It has often been said that the temperature, movement and the overall effect of water in the hot tub offer multiple therapeutic health benefits. Hot tub therapy is usually recommended for a wide variety of complaints and conditions: tired, aching and sore muscles, headaches and sleeping problems, circulation and blood pressure problems, chronic fatigue, arthritis, Type 2 diabetes and more.
What people should be aware of, however, is that hot tubs that are not properly maintained and disinfected can cause health problems, most particularly Legionnaires’ disease — a type of pneumonia that afflicts as many as 18,000 patients every year in the United States alone. Legionnaires’ disease is caused by Legionella, a type of bacteria that naturally thrives in hot or warm water, making hot tubs as well as hot water tanks, decorative fountains, large plumbing systems the ideal breeding ground for them. Infection happens when a person breathes in the small droplets of water from the steam and mist arising from a contaminated water source. The bacteria will live and grow in the lungs, leading to infection.
Legionnaires’ disease is potentially fatal, but it can be treated with antibiotics if proper and timely management of the infection is followed. It can pose serious risk to certain types of patients, including older adults, smokers, people with diabetes, cancer, kidney failure or any disease that weakens the immune system, people taking medications that affect the immune system and those with lung disease. Legionnaires’ disease does not spread from one person to another.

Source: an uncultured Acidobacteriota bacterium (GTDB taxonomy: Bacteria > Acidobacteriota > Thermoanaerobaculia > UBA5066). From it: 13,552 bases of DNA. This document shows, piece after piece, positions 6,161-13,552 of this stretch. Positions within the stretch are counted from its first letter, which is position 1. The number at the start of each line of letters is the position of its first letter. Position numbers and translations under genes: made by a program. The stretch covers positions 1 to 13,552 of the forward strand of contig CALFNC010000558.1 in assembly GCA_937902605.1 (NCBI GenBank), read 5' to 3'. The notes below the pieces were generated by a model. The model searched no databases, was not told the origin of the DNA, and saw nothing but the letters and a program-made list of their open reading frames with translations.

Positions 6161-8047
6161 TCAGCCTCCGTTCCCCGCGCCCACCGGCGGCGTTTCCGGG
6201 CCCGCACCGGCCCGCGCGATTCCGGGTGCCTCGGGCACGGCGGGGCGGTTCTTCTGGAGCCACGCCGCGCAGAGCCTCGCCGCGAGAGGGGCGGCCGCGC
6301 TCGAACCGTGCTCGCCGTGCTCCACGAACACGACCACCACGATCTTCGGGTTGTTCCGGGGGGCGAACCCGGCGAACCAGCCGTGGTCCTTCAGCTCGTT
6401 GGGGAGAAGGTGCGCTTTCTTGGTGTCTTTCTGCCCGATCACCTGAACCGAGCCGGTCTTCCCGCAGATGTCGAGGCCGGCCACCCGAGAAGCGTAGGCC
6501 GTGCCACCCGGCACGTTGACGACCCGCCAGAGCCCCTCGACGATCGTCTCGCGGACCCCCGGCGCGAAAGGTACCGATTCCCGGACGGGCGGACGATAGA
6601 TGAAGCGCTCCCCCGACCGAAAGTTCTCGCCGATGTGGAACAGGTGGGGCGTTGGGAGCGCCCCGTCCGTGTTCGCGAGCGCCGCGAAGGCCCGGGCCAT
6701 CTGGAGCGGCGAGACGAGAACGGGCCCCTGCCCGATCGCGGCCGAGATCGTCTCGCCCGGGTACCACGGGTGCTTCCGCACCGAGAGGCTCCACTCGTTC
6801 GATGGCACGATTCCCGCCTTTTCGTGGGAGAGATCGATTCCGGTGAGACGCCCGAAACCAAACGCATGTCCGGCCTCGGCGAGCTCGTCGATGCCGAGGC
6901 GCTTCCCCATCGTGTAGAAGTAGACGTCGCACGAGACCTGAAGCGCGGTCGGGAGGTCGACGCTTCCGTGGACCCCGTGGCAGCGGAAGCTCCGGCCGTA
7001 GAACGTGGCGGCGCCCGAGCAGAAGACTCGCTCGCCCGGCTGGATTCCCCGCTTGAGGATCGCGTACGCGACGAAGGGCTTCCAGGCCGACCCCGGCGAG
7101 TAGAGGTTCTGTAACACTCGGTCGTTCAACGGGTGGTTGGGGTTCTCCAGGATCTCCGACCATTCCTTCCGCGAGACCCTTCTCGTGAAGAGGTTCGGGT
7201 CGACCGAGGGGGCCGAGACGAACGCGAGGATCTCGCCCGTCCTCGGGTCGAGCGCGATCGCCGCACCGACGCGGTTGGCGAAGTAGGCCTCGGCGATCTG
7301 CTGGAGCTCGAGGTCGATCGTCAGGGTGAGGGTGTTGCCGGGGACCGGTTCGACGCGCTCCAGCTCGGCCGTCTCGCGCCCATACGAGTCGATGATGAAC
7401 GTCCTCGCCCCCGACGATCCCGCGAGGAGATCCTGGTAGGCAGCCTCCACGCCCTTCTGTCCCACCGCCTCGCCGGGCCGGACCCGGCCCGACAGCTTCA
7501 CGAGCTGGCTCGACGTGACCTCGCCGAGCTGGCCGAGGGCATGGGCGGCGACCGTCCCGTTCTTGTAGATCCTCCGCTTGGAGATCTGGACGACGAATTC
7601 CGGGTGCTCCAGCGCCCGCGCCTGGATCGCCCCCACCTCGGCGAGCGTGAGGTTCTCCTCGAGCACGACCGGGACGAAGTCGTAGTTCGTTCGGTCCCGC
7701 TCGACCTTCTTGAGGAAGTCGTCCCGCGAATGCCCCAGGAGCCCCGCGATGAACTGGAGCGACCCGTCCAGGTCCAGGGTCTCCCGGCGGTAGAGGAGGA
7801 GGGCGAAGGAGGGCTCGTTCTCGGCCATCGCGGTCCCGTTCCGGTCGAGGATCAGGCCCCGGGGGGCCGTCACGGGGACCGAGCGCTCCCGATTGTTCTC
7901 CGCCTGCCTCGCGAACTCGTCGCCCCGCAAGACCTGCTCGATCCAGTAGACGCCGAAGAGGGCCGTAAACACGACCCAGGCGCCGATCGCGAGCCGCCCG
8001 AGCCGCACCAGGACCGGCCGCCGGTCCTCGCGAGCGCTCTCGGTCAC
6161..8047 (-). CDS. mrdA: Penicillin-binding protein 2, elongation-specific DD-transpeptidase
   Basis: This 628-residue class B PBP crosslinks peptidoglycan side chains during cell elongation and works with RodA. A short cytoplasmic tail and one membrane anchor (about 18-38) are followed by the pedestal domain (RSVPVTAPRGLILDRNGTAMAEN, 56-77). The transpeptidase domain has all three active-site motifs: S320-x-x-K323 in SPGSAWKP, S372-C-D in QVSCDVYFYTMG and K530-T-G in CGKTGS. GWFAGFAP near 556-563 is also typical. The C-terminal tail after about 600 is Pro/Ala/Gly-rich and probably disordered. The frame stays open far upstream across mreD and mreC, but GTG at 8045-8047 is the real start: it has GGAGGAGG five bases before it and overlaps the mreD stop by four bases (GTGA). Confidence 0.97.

One way to protect yourself and your family from Legionella is to be discriminating when choosing hot tubs, swimming pools and other public bathing venues. Make sure the operators follow meticulous cleaning procedures that maintain correct disinfectant levels and proper pH balance in the water. Also, make it a habit to observe the quality of water first before going in. A properly maintained hot tub has no or little odor – beware of those with a strong chemical or chlorine smell that can be a result of incorrect maintenance systems. You should be able to hear the noise of pumps, filters and hot tub equipment that indicate that they are turned on and running. Lastly, check the side and tiles: they should feel squeaky-clean and not slippery or sticky.
Operators of recreational water facilities and people with a hot tub at home are advised to invest in affordable and easy-to-use systems that screen water for Legionella bacteria. Should the test results come back positive, the test providers can also guide you on the fast and complete elimination of bacteria as well as long-term control and monitoring.